TWELVE MASON CITY GLOBE-GAZETTE, JANUARY 6 1936 F. I^SAYS TREASURY DEFICIT TO EXCEED BILLION DOLLARS FIGURE DOES NOT INCLUDE FUTURE COSTS OF RELIEF V Budget Message Amounts to Raise Public Debt to New High. WASHINGTON, Jan. 6. UP--The text of President Roosevelt's message to congress transmitting the federal budget for the fiscal year ending June 30, 1937, follows: To the congress to the United States: Pursuant to provisions of law I transmit herewith the budget of the United States government for the fiscal year ending June 30, 1937, together with ty.g message, which is definitely a part thereof. The estimates have been developed after careful analysis of the revenues, obligations, and reasonable needs of the government, and I recommend appropriations for the purposes specifically detailed in the tables which follow. PART I No mortal is permitted unfailingly to predict the future. This is particularly true of estimates which relate to the money values of property and services in a world of nations torn by dissension, by violent price fluctuations, and by forebodings of the future. It is, therefore, a cause for congratulation within our own nation to realize that a consistent, broad national policy, adopted nearly three years ago by the congress and the president, has thus far moved steadily, effectively, and successfully toward its objective. In March, 1933, in spite of substantial increases in tax rates during the preceding administration, federal tax receipts had fallen to such a low level that even normal expenses of government could not be carried* on without creating a deficit. In addition to normal expenses the problem of millions of starving unemployed called for- a relief program which obviously would greatly increase that deficit. The national policy which we then adopted sought to stop the downward economic spiral by taking simultaneous action along a dozen fronts. The chief objectives were: To make bank deposits secure, to save farms and homes from fore- closeure, to start public works on a large scale, to encourage home ouilding, to increase farm crop values, to give useful work instead of a dole to the needy unemployed, to ~""~ reduce all interest rates, to increase foreign trade in both exports and imports, to extend government credit to railroads and other privately owned activities, to reduce unsound and generally disastrous speculation, to eliminate starvation wages, to seek a higher level of values, and -then to maintain those values. Based on 2. Beliefs. On the part of the federal govern, ment the many legislative acts creating the machinery for recovery were all predicated on two interdependent beliefs. First, the measures would immediately cause a great increase in the annual expenditures of the government--many of these expenditures, however, in the form of loans which would ultimately return to the treasury. Second, as a result of the simultaneous attack on the many fronts I have indicated, the receipts of t! * government would rise definitely and sharply during the following few years, while greatly increased forts put forth by the employers o the United Stales greatly to in crease the number of persons em ployed by them. The finances of th government are in better conditio than at any time in the past seve years. I say this because starttn with the autumn of 1929 tax re ceipts began a-steady and alarmin decline while at the same time, gov ernment' expenditures began steady rise; today, tax receipts ar continuing a steady climb -whic commenced in tie summer of 1933 whereas budget estimates for th next fiscal year will show a de creased need for appropriations. The credit of the government i at its highest. The average of th men of the nation stand ready t do their share. It is to be hopei that motives and attacks whicl" spring only from the desire for po litical or financial power on th' part of a few will not retard thi steady progress we are making. Our policy is succeeding. Th' figures prove it. Secure in tin knowledge that steadily decreasinj deficits will turn in time int( steadily increasing surpluses, anc that it is the deficit of today which is making possible the surplus o tomorrow, let us pursue the coursi that we have mapped. Balanced Except for Jobless. In my budget message of Jan uary, 1935, I said, "I am, .however submitting to the congress a bud get for the fiscal year 1936 which balances except for expenditures tc give work to the unemployed. I this budget receives approval o the congress, the country wil henceforth have the assurance tha with the single exception of this time, every current expenditure o" whatever nature will be fully cov ered by our estimates of current re ceipts. Such deficit as occurs wil be due solely to this cause, and i may be expected to decline as rap idly as private industry is able to re-employ those who are now with out work." In looking at the revised esti mates for the fiscal year 1936 : am more than pleased to find tha we have not only accomplishec what I said we would in my bud get message of a year ago but thai the results with respect to both expenditures and receipts have sur passed expectations. 1. My budget message of January, 1935, forecast that the expenditures for the fiscal year 1936 would be $8,520,000,000. Our most recent estimate shows that our expenditures will be $7,6*5,000/000, or 5875,000,000 " " - - -forecast. 2. Receipts less than originally were estimated in stated, coupled with rising values and the stopping of losses would, over a period of years, dimmish the reed for work relief and thereby reduce federal expenditures. The increase in revenues would ultimately meet and pass the declining cost of relief. This policy adopted in the spring of 1933 has been confirmed in actual practice by the treasury figures of 1934, of 1935, and by the estimates for the fiscal years of 1936 and 1937. 1933 Policy Souna. There is today no doubt of the fundamental soundness of the policy of 1933. If we proceed along the path we have followed and with the results attained up to the present time we shall continue our successful progress years. during the coming Stated even more concisely, we can look forward today to a continued reduction of deficits, to increased tax receipts, and to declining expenditures for the needy unemployed. Let it be remembered that the major part of the increase in tax receipts anticipated in 1937 over 1936 from comparable sources is coming from old tax schedules. The only changes made last year in the tax schedule were, first, the elimination of the tax on checks andj secondly, slight increases in taxes on large incomes, on large estates, and on large corporations and in captita! stock and excess profits taxes. By the elimination of the tax on checks we lost forty million dollars in revenue and the slight increases on estates and on personal and corporate incomes will add only about 222 million dollars to government receipts this coming year. I emphasize that the great bulk of increased government income referred to above results from Increased earning power and profits throughout the nation and not from the new- taxes imposed by the revenue act of 1935. Depends on Employers. Final success will depend, of course, on the strength of the cf- January, 1935, at 53,992,000,000. At the present time it appears that they will be $4,411,000,000, or an increase of $419,000,000. 3. The message of January, 1935, forecast a gross deficit of $4,528,000,000, and the most recent figures show that the deficit will be $3,234,000,000, or a, decrease of $1,294,000,000. This great improvement of the fiscal outlook during this present year has been brought about through policies which the congress and the president initiated in 1933 and which we have since maintained. Now let us look at the budget for the fiscal year 1937: To run all the regular activities of the government I will need total of $5,069,000,000. These regular activities include interest on the public debt; major public works, operations of the civilian conservation corps and agricultural benefit payments, but do not include strictly work relief items. I expect to pay for these regular activities with estimated receipts of $5,654,000,000, leaving an excess of receipts of $585,000,000. Out of this $585,000,000 I will need io80,000,00 for debt retirement, which will still leave $5,000,000 for excess receipts over expenditures after having paid for all of the regular expenditures of the government plus debt retirement. Item for Relief Remains. The item for relief remains. Without that item the budget is in balance. To make today a formal budget estimate of the amount necessary for work relief would be of necessity a difficult task. We have too recently reached our goal of putting three and one-half million people back at work; and the beneficial effects from this program and from increasing expenditures on public works cannot be foretold as accurately today as it can two months from now. Furthermore, employment by private industry continues to show substantial gains over the figures of a year ago. It is reasonably certain that the total appropriations for work relief during the fiscal year. 1937, will be far less than during the current fiscal year. It is estimated in this budget that expenditures for recovery and relief out of the unexpended balances of previous emergency appropriations will amount to $1,103.000,000. Including these expenditures the gross deficit for 1937, without an estimate for additional work relief, is less than the gross deficit for 1936 by $2,136,000,000.1 do not anticipate that the need for additional relief funds will be as great as that sum. Deficits Are Listed. To state the case even more precisely, the gross deficit of the government in 1934 was $3,989,000,000; in 1935, $3,575,000,000; in 1936 (estimated) $3,234,000,000; and in 1937 (estimated but not including any new appropriations for work relief) $1,098,000,000. Therefore it is clear: First, that since June 30, 1934, the gross deficit of the government shows a steady decrease during the fiscal years 1935 and 1936. Second, that if work relief appropriations by this session of the congress were made up to a total of $2,136,000.000, the total gross deficit for the fiscal year 1937 would not exceed that of 1936. which was the lowest gross deficit of the past three years. Therefore, it follows that by whatever amount the appropriation for work relief at this session is less than $2,136,000,000, the gross deficit for 1937 will be less than the deficit for 1936 by the same amount. With this limitation and this excellent prospect clearly in mind, 1 am not including in this budget estimates for additional relief appropriations. I shall transmit such estimates with far greater knowl- elge and therefore, with greater accuracy in sufficient time before the adjournment of this session to give the congress full opportunity to examine into the subject and to make the necessary appropriations. U. S. Credit Sound. The credit of the government is in sound condition. On Oct. 15, 1933. war-time issues of first and fourth Liberty bonds were oustanding in the aggregate amount of $8,200,000,000, bearing interest at an average rate of about 1% per cent. Today this entire amount has been refunded, of which about $5,000,300,000 was exchanged for long- term bonds bearing interest at rates ranging from 2% to 3 VI per cent per annum; $1,900,000,000 was ex- ihanged for treasury notes bearin interest from l ] /2 to 2 J ,« per cen per annum, a saving of approxima tely 1% per cent year, or an annua reduction in interest payments more than $100,000,000 on thes particular securities. The average rate on the interest bearing debt was on June 30, 1934 approximately 3.18 per cent, whereas on November 30, 1935, it ha been reduced to 2.575 per cent. If the congress enacts legislatio at the coming session which will im pose additional charges upon th treasury for which provision is no already made in this budget, strongly urge that additional taxe be provided to cover such charges [t is important as we emerge froi ;he depression that no new activi :ies be added to the government un ess provision is made for additiona revenue to meet their cost. Actual 1934 Receipts: Income taxes SIS Miscellaneous Internal revenue 1,470 Processing taxes 353 Customs 313 Miscellaneous 162 Taxes under the social security act, the act levying taxes upon carriers and their employes, and the bituminous coal and conservation act Total receipts -. 3,116 Expenditures: 1. Regular: Operation and maintenance of regular departments and establish ments .1.0R5 556 1935 Estimated 1936 193 1,099 1.434 1,94 1,657 521 343 180 1,873 529 353 183 2,10 54 35 16 3,800 39 4.411 54 5,65 1.0S3 605 821. 718 712 2,58 79' SO RECOMMENDATIONS PART 2. The following recommendation are offered: Appropriation transfer provisior The text accompanying a numbe the estimates of appropriation: has been drafted to · include provi ion for transfer between appropria Jons with the same department This provision will add a measure at administrative flexibility and wil end to promote economical execu- ion of the program as a whole, and pproval thereof "by the congress is ecommended. Repeal amendment to agriculture' .djustment act.--During the first session of the seventy-fourth con- Tess the agricultural adjustment ct was amended so as to appropri- te a sum equal to 30 per cent of ustoms receipts to the secretary of griculture to encourage exporta- ion and domestic consumption of gricultural commodities. No estimate of expenditure for account of his legislation is included herein and repeal of the amendment is rec- mmended for the following reaons: By appropriating directly instead f authorizing an appropriation the mendment denies to the presidenl the opportunity to consider the need and include appropriate estimates in he budget; and it denies to the con- ress the opportunity to review such stimates in their relation to the vhole program of the government. The amendment violates the prin- iples of the permanent appropriation repeal act of 1934, and of the udget and accounting act of June 0, 1921. It is in conflict with sound dministration in that it provides in dvance for large annual expendi- ures without any attempt to co-or- inate income and expense. The amendment was passed in the last ays of the session as a result of onference agreement and without he debate and consideration by the ongress which the import of the leasure clearly justifies. Subject to Adjustments. Apportionments of appropriations --Within the last few months con- ol of the administrative expense 20 emergency agencies has been ested in the bureau of the budget hich after a general survey of all f them has effected substantial re- uctions in proposed expenditures for administrative purposes. Allowances for administrative expenses are subject to such adjustment as the status of the agency warrants. The 20 agencies brought under the budget are the agricultural adjustment administration; commodity credit corporation; electric home and farm authority; export-import banks (2); farm credit administration; federal co-ordinator of transportation; federal deposit insurance corporation; federal emergency administration of public works; federal emergency relief administration; federal board; federal .housing administration; federal savings and loan system; federal sevings and loan insurance corporation; federal surplus relief corporation; home owners' loan corporation; national recovery administration; reconstruction finance corporation and Tennessee valley authority. It is remommended that section 3679 of the revised statutes be amended so as to bring all agencies of the government, including government-owned and government- controlled corporations, within the authority of the director of the budget with respect to apportionments of appropriations aud of other funds available to them. (*) Veterans pensions and benefits . . . . Interest on national debt Tax refunds (exclusive of processing taxes] ". 63 .MT 47 4: Agricultural, act 290 713 621 61: Civilian conservation corps 332 436 528 22i Statutory debt Retirements 360 573 552 5gi Total regular 3,444 4,306 4.776 5,64! Excess of receipts over regular expenditures 1 Excess of regular expenditures over receipts 328 506 365 2. Recovery and relief 3,661 3,069 2.S69 (*)1.10C Gross deficit 3,989 3.575 3,234 1,098 Gross public debt 27.053 28,701 30,933 31,351 Represents estimated expenditures from unexpended balances o: previous emergency appropriations. * The' above table gives a cleai picture of the main figures propose in this budget and shows how they compare with similar - figures fo: previous years. (In millions of dollars.) cash actually received and paid ou by the treasury in the fiscal yea 1935; and with estimates of receipt, appropriations, and expenditures fo the fiscal years 1936 and 1937. A elsewhere stated herein the program of regular activities for ' 1937 in eludes activities under the agricu tural adjustment act and the civi lian conservatioin corps (emergenc conservation work), heretofor classed as emergency. Therefore th figures used herein for 1934, 193 and 1936, hav= been adjusted to comparable basis. Fiscal Year 1935. Receipts -- Treasury receipts fo the year ended June 30, 1935, wer in excess of estimates prepared year ago. Considering all source except postal revenues, total re ceipts amounted to $3,800,467,202 or $89,000,000 above the estimate Internal revenue, including process taxes on farm products produce: $3,277,690,028 exceeding the esti mate by 580,000,000. Customs re ceipts amounted to 5343,333,033 an increase over the estimate o. $56,000,000. Miscellaneous receipts ncluding realization by $48,000,000 the amount actually received under this item was $179,424,140. Expenditures--While actual re- :eipts for the year were greater than anticipated, actual expendi- :ures were less than the amoun estimated by $1,205,000,000. The ag fregate for all expenditures was 17,375,825,166, against an estimate of $8,581,069,026. Approximately a million dollars of this difference re- ated to recovery and relief and the regular agencies accounted for the remainder. The total spent for recovery and relief was the 1936 $3,068,803,053, whereas budget estimate was REVIEW OF 35-37 PART THREE. Review of fiscal years of 1935 and 1936 and the fiscal program of 1937. This review concerns itself with 4,068,541,852, exclusive cf expend! .ures made under the agriculture, adjustment act and made by the civilian conservation corps. This difference is party due to this fact: Explanation Is Given. When the budge for 1936 was jrepared it seemed probable tha' he Reconstruction Finance corpor ation, in all accounts except relief would close the year with an excess if loans over repayments; and the amount of the net expenditures was estimated at $556,000,000. However because of improved business condi- ions, the demands for corporation assistance were so much less than estimated and the repayments of oans so much greater, that the cor- toration actually closed the year with net receipts of $107,000,000 Therefore, the net difference be- ween the estimated expenditure .nd the actual result amounted to 663,000,000. Other agencies spent or recovery and relief $337,000,000 ess than estimated. For the operation and mainten- .nce of regular departments and stablishments of the government, ncluding the Agricultural. Adjustment act and the Civilian Conserva- ion corps, actual expenditures were 2,912,537,509, against the estimate f $3,104,961,174. Deficit Under Expectation. For statutory debt retirements here was expended $573,558,250, nd for interest on the public debt 820,926,353, whereas the amounts udgeted for these items were, re- pectively, $572,566,000 and $835,00,000. Deficit and Public Debt -- The ear closed with a gross deficit of 3,575,357,964 instead of the esti- late of $4,869,418,338. After deducing the amount paid out for statu- ory debt retirement the net deficit ras $3,001,799,714. The increase in he total outstanding gross public ebt was $1,647,751,210, which fig- re is properly obtained by subjecting from the net deficit the de- the general funds balance, »e excess of recipts from trust unds, increment on gold, et cetera, ver expenditures from the same accounts, and the amount of retirement of national bank notes from the gold increment. As of June 30, 1935, the total outstanding gross public debt was $28,700,892,624, while on June 29, 1934, it was $27,053,141,414. Drawing upon the experience of the first six months of the current year it is possible to forecast with a fair degree of accuracy the results of financial operations for the whole 1936 period. Receipts.--The same sources of income (excluding postal revenues) which a year ago were expected to produce receipts aggregating $3.991,90'!,639 are now expected to produce a total of $4,410,793,946, (CHECK TAUI.E A B O V E ) Of the items comprising the whole income taxes will develop $1,434, 112,000, or $246,000,000 more than the 1936 budget estimate. Miscellaneous internal revenue ex elusive of processing taxes is now estimated at $1,873,091,000, an in crease of $187,000,000. Receipts from customs are expected to reach a total of $353,191,000, exceeding thi original estimate by $55,000,000 Other changes, some upward and some downward, result in the new estimate of total receipts at a figure of $419,000,000 higher than shown in the budget for 1936 which was presented a year ago. On Processing Taxes. The present estimate for processing taxes in 1936, included in above total, is in round figures $529,000,000, as against the original estimate of $570,000,000. Actual receipts for ie five months ended Nov. 30, 1935, totaled $56,000,000, while up to that date approximately $148,000,000 of due payments had been impounded as the result of preliminary court action. It is pertinent to repeat here a statement appearing in the summation of the 1936 budget: "Estimates of receipts contemplate continued collection of processing taxes. If the attack which has been made upon this act is sustained we will have to face the problem of financing existing contracts for benefit payments out of some form of new taxes." Two new taxes, namely, the bituminous coal tax and the taxes upon carriers and their employes, both representing recent legislation, will contribute $39,000,000 not included ,n the original estimate of receipts for 1936. New taxes imposed by the social security act and the revenue act of 1935 will not produce any income until the fiscal year of 1937. Under Original Budget. Expenditures--Indications are that expenditures including debt retirement during the present fiscal year will not reach the amount budgeted approximately $875,000,000; the total now foreseen is $7,645,301,338, against the original estimate of $S,520,413,609. Exclusive of debt re- irement the total of expenditures is now estimated at $7,093,276,338, while the original comparable figure was $7,883,979,609. For recovery and relief the re- "ised estimate and expenditures for he fiscal year, 1936, is less than he original budget estimate by 1738,000,000 and expenditures for all regular purposes, including agri- ultural adjustment act and civilian onservation corps, will be less by 137,000,000. Debt retirement will equire $84,000,000 less than was urgeted and interest payments will be $133,000,000. All regular ex- enditures, excluding service on the ublic debt, will be greater than the riginai budget estimate by about 80,000,000. The reduction in interest pay- ents from the amount budgeted ! referred to above, was due argely to the refunding of first and ourth liberty loan bonds aggregating $8,200,000,000, at substantially ower rates of interest. Revision Set Out. Deficit and public debt--The re- insed estimates as set out herein how a gross deficit for the current seal year of approximately $2,234,00,000, instead of the original bud- et forecast of $4,529,000,000. After educting the amount of statutory ebt retirement the net deficit will e, in round figures, $2,682,000,000; he gross public debt as of June 30, 936 should not be greater than 31,000,000,000. This estimates as- umes that the working balance in he treasury on June 30, 1936, will e approximately the same as it was June 30, 1935, namely, $1,001,42,951. Obviously if the working alance is less the gross debt will e less; and if it is greater, the ross debt will be greater. COMPARISONS GIVEN The foregoing figures are sot out i the following table for rearly com- arison between budget estimates ot year ago and what are now con- dered probable. Comparison of original and revised estimates, fiscal year 1936, adjusted to classification of expenditures in 1937 budget: Budget estimate January 1935 1. Receipts (including postal)-Income tax $1,188,000,000 Miscellaneous- Internal revenue 1,685,900,000 Processing taxes on farm products . 570,000,000 Customs 298,000,000 All others 250,004,639 Revised Estimate $ 1,434,112,000 1,873,091,000 529,042.000 353,191,000 221,357,946 Total receipts $ 3,991,904,639 2. Expenditures- Regular, including AAA and CCC $ 3,402,351,134 Interest on the public debt 875,000,000 Recovery and relief 3,606,628,475 $ 4,410,793,946 $ 3,482,208,151 742,000,000 2,869,068,187 $ 7,093,276,338 $ 552.025,000 3.234,007.392 $30.933,375.017 Total expenditures $ 7,883,979,609 3. Net deficit- Statutory debt retirements $ 636,434,000 Gross deficit 4.528,008.970 4. Gross public debt $34,233,823,656 Postal revenues for the fiscal year 1936 are now estimated at $670,000,000, which is $25,000,000 over the original estimate. The Fiscal Program of 1937. There is presented here a brief factual resume of the principal features of the budget for the fiscal year 1937, the details of which appear in subsequent "text and tables. A few high points stand out and justify emphasis. Without impairing the ability o the government to carry on its nor mal functions and to -prosecute those activities essential to contin ued recovery, the budget reflects a substantial decrease in the spread between income and outgo. This is consistent with the prediction made in the budget message of a year ag and is possible because of progres sive improvement in the economi status of the people. The state o national recovery is such that re ceipts from prevailing tax source^ on the basis of present rates appea adequate for financing the originarj operations of the government in 1937, including service on the publii debt; and no new or additional taxeo are proposed. Legislation enacted by the firs: session of the seventy-fourth con gress makes it necessary to providf in the 1937 estimates new appropriation items aggregating $667,000,000. This total will become approxi mately $767,000,000 should the con- jress reject the recommendation Hereinbefore offered, for repeal of that part of the agricultural adjustment act which appropriates a sum equal to 30 per cent of customs receipts to the secretary of agricul- jre. Can Be Included. Legislation enacted by the first session also permits including in hese estimates a total of $769,000,000 of additional receipts, of which about 70 per cent will accrue under the bituminous coal conservation act, the act levying taxes up- n carriers and their employes, and he social security act. It is worthy of note that but slightly less than 30 per cent of this increase will be derived under the revenue act of 1935. This act. it will be recalled, slight- y increased taxes on individuals A-hose net incomes exceed $50,000 er year; slightly increased estate axes on larger fortunes with a corresponding increase in gift taxes; and in respect of corporations, decreased taxes on net earnings of mall corporations while increasing n relative ratio the taxes on net Income of larger corporations. Tl'.e act also provided for an increase in axes on capital stock and on excess jrofits of corporations. The effect 3f the excess-profits tax was to increase taxes on corporations which :arned in excess of certain percentages of their adjusted declared ·alue of capital stock. The total revenue expected to be produced by these taxes in the fis- ,al year 1937 will be only $222,000,)00, or 11 per cent over the income, iState, gift, capital stock, and ex- :ess profits taxes under the old law. Since collections in the fiscal year 937 from income taxes and the es- ate tax only partially reflect the evenue act of 1935. the above amount will be somewhat larger on a full year basis. FEDERAL WORKS A federal public works program f $405,000,000 is recommended to meet in part the development ana mprovement requirements of the ·overnment, and as a proper feder- 1 contribution to work opportunity. tVhile this program represents an ncrease of about $187,000,000 over he amount for similar purposes for ·hich the congress made specific ppropriations for the current fiscal ear, it is $333,000,000 less than ths otal amount made available for ;deral public works in 1936, eon- idering allotments made from mergency funds. The success attending the opera- ons of the civilian conservation orps and the agricultural adjust- icnt administration under emer- cncy status justifies taking them itn the budget and program for 937 as regular activities, and ths stimates of appropriations and ex- enditures have been prepared ac- ordingly. The appropriation recom- lended for CCC is for the period larch 31, 1936 to March. 31, 1937, nd amounts to $246,000,000, while he appropriation for the AAA is or the full year and amounts to 199,054,985. Directing- attention to a compari- on between fiscal operations pro- osed for 1937 and now estimated or 1936, as set forth in the table, he following comment is pertinent: Receipts.--Receipts in 1937 (ex- usive of postal revenues and' pro- essing taxes and also, for purposes comparison, exclusive of taxes mposed under the social security ct, the bituminous coal conserva- on act. and the act levying taxes pon carriers and their employes) ·e expected to reach a total of $4.- i9.S17,650. an increase of $716,665,04 over similar receipts for 1936 ow es-timated at $3.843.151.946. and 1,280,730,319 over 1935. It should be pointed out fiere that this increase is due largely to increased collections anticipated under the old schedules. As has been stated, only about $222,000,000 will be collected in 1937 as a result of new schedules in the revenue act of 1935. Receipts Above Estimates. From processing taxes the sum ·anticipated is $547,300,000, against the estimate of $529,042,000 for the current year, an increase of $18,25S,- 000. Other taxes recently authorized by the congress under the social security act, the bituminous coal conservation act, and the act levying taxes upon carriers and their em- ployes will produce $547,000,000 in 1937 and $38,600,000 this year, an increase of $508,500,000. Thus 1937 receipts from all sources, except postal revenues, are estimated at $5.654,217,650, against the revised estimate of $4,410,793,946 for the current fiscal year. The increase in total receipts from state sources is, therefore, $1,243,423,704. Postal receipts for the coming year are estimated at $705,000,000; an increase of $35,000,000 over $670,000,000 anticipated in 1936. This is further evidence of the upward trend in economic conditions. An examination of the detailed estimates of receipts for 1937 indicates a gain over 1936 in income tax of $508,488,000, the figures for the two years being respectively $1,942,600,000 and $1,434,112,000. Similarly, estimated receipts from miscellaneous internal revenue, exclusive of processing taxes, are up from $1,873,091,000 to $2,103,114,000, a gain of $230,023,000. Customs receipts are forecast at $354,000,000 substantially the same as anticipated for 1936. The reduction of $22,654,296 in probable miscellaneous receipts, from $182,757,946 to $160,103,650, brings the net increase in the estimates of these four classes of receipts to $716,665,704, as stated. Will Show Increases. The provisions of the social security act, the bituminous coal conservation act. and the act levying taxes upon carriers and their employes are such that, receipts during the fiscal year 1936 will be comparatively small while revenues from these sources in the next fiscal year will show substantial increases. The amounts estimated for 1937 from such new taxes in the order named are $433,200,000, $12,300,000 and 5101,600,000. Expenditures--The expenditures for 1937 contemplated under this budget will total $6,752,606,370. or approximately $893,000,000 less than is now estimated for 1936. Of the two major categories of expenditure, namely, regular and recovery and relief, allowances for regular activities, including the agricultural adjustment act and CCC, amount to $5,649,781,738, as compared with $4,776,233,151 for 1936, an increase of $873,548,587. For re- overy and relief, expenditures listed herein 'are those which will be made from unexpended balances, practically all of which have been obligated prior to June 30, 1936, and practically all of which have been allotted. The total of such expenditures in 1937 is estimated at $1,102,824,632, which is a decrease of $1,766,243,555 from the figure of $2,869,068,187 for 1936. In regular expenditures there is included $805,000,000 for interest on ;he public debt, an increase of $63,000,000 over the same,item for the current year; and $580,125,000 for statutory debt retirements, an in- rease of $28,100,000. The cost of service on the public debt in 1937, ;herefore. will exceed that for 1936 by $91,100,000. REASONS PRESENTED Excepting debt retirement and in- erest. the net increase in expendi- ures for regular activities is $782,448,587 as compared with 1936. The major part of this increase is accounted for as follows: (A) For financing activities under the social security act, the act levying taxes upon carriers and their employes, and the bituminous coal conserva- :ion act, 5485,000,000; (B) For oth- ;r new legislation, $125,000,000; C) For increased public works, .ransferred from emergency appropriations, $228,000,000; (D) For the eterans' adjusted service certificates fund in order to bring the an- ual contribution of the government nearer its actual liability under ex- sting law, $60,000,000; and (F) For lational defense, to meet the policy )f the congress and the executive in making up for the delay by the United States in bringing the navy ,p to the strength contemplated by he naval treaties of 1922 and 1930, nd to provide replacement and im- iroved equipment and additional icrsonnel for the army. $193,000,000. In the war department appropria- tion act for the fiscal year 1935 the congress adopted a policy of increasing the average enlisted strength of the army from 118,750 to 165,000 men and toward accomplishing such purpose appropriated an. additional $20,000,000 for expenditures during that year. These funds are sufficient to maintain an average e n l i s t e d strength during 1936 of approximately 147,000 men. The estimates of expenditure included in this budget are sufficient in amount to maintain this average during the fiscal year 1937, with the purpose in view of providing in the 1938 budget the funds necessary to recruit the army to such strength by the close of that year as will produce an average enlisted strength of 165,000 throughout the fiscal year 1939, the maximum indicated by the congress. It is felt that this is as fast as the government should proceed in this matter in the light of the present forecast of fiscal affairs. CCC Cost to Drop. The contemplated expenditures for the civilian conservation corps show a decrease of $308,383,000 as against estimated comparable expenditures for 1936. Deficit and public debt--The gross deficit for the fiscal year 1937 is estimated at $1,098,388,720, including $580,125,000 for the statutory debt retirement, or a net deficit of $518,263,710. It is estimated that the gross public debt on June 30, 1937; will amount to $31,351,638,737, as compared with an estimated debt on June 30,1936, of $30,933,375,017. The figure for 1937 does not include such amounts for work relief during the coming year as may be determined upon by congress. Appropriations -- Appropriations recommended in this budget aggregate $6,400,000,000, including probable supplemental items estimated at $600,000,000, while the appropriations already made and prospective supplemental items for the fiscal year 1936, exclusive of the appropriation of $4,000,000,000 for recovery and relief, amount to $5,146,000,000, an increase of $1,254,000,000 required for the fiscal year 1937 over the fiscal year 1936. Increases Are Explained. This increase is due to (1) additional appropriations amounting to approximately $610,000,000, including supplemental to be submitted ater, required to finance new legislation enacted at the last session of congress; (2) an appropriation of $246,000,000 to continue the operations of the civilian conservation corps from March 31,1936. to March 31, 1937; (3) an increase in specific appropriations of $187,000,000 on account of general public works; and (4) increases in the general departmental requirements aggregating approximately $211,000,000, d u e largely to the increases in the army, navy, and the department of agri- " culture. Existing authorizations for the federal aid highway system provide for appropriations of $125,000,000 :or each of the fiscal years 1936 and 1937. Under these authorizations 540,000,000 has previously been appropriated for the fiscal year 1936. Toward the balance of $85,000,000 authorized for that year there is provided under the item "general rmblic works program" an estimate of $60,000,000, which it is believed will be sufficient to meet commitments maturing during 1937. Appears Fully Justified. As to the authorization of $125,000,000 for the fiscal year 1937, language is included in this budget having as its purpose the cancellation of this authorization for 1937 and making it applicable to the fiscal year 1938. This course appears fully justified in view of the fact that during the fiscal years 1933 and to 1936, inclusive, there has been made available from emergency funds a total of approximately $1,192,000,000 for construction of highways and the · elimination of grade crossings, and that from these funds there will be available for expenditure during the fiscal year 1937 a total of more than $250,000,000 in addition to the $60.000.000 provided for in the general public works program, previously referred to. Moreover, roads of secondary classification and farm to market roads are being constructed under allotments of emergency funds in amounts approximating $115,000,000. The following table shows the approximate estimate of appropriations required to administer new legislation enacted during the last session of congress, and also shows the amount of receipts anticipated in 1937 from new general tax provisions. (Continued on Market Page) C O A L GREAT EAGLE L u m p . . . LONG BURNING--LOW ASH Great Eagle makes an intense hot fire that lasts for hours, is easy to control and burns cleanly and steadily. FARMERS ELEVATOR, Inc. PHONE 370 Our 6 Volt Battery Radios Special Price Central Auto Electric Co. New Location Next to Firo Station PHONE 494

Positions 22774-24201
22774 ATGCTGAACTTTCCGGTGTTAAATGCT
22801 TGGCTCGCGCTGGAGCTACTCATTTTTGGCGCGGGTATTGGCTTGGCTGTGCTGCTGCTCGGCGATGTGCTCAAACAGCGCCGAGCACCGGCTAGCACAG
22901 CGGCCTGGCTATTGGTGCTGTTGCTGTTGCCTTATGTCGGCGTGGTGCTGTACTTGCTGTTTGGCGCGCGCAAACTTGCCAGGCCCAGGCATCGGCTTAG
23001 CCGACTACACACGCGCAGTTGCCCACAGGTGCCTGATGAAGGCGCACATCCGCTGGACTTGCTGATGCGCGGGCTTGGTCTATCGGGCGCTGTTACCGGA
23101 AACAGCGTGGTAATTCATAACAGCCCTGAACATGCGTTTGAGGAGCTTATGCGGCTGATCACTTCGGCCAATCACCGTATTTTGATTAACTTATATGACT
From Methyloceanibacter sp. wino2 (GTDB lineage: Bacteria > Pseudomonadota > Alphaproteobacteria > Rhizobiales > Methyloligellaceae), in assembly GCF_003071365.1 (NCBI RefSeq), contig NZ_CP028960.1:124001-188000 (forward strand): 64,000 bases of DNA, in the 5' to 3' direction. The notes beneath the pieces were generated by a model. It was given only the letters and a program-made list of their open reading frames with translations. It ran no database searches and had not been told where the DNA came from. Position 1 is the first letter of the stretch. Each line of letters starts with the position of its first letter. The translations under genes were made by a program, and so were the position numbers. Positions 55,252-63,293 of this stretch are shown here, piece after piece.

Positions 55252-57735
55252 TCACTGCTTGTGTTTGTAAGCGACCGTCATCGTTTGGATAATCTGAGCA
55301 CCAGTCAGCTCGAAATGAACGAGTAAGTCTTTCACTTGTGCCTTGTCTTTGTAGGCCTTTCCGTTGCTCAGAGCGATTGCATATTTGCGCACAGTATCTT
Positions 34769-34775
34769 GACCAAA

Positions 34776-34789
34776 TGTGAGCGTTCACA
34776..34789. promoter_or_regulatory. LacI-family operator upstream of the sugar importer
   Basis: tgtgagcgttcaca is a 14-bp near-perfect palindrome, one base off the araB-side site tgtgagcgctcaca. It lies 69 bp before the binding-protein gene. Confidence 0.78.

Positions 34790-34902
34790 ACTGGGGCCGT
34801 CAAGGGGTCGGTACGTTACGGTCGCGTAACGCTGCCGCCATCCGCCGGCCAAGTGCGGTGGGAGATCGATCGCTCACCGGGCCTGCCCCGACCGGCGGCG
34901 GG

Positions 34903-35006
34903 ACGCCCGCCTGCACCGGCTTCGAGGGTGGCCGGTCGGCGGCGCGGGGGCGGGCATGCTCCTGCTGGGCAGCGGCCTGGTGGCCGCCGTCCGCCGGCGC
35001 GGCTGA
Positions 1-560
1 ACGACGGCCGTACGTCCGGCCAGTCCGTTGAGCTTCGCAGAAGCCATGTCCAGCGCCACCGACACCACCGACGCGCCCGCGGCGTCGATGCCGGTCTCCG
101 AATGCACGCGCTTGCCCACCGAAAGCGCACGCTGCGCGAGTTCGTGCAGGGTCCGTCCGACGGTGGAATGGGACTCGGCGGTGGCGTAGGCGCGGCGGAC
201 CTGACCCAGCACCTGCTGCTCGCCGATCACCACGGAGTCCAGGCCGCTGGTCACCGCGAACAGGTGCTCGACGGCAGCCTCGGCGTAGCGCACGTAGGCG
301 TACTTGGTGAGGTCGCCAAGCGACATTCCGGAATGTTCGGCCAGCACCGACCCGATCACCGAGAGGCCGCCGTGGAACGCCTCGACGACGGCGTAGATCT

Get full access with a Free Trial

Start Free Trial

What members have found on this page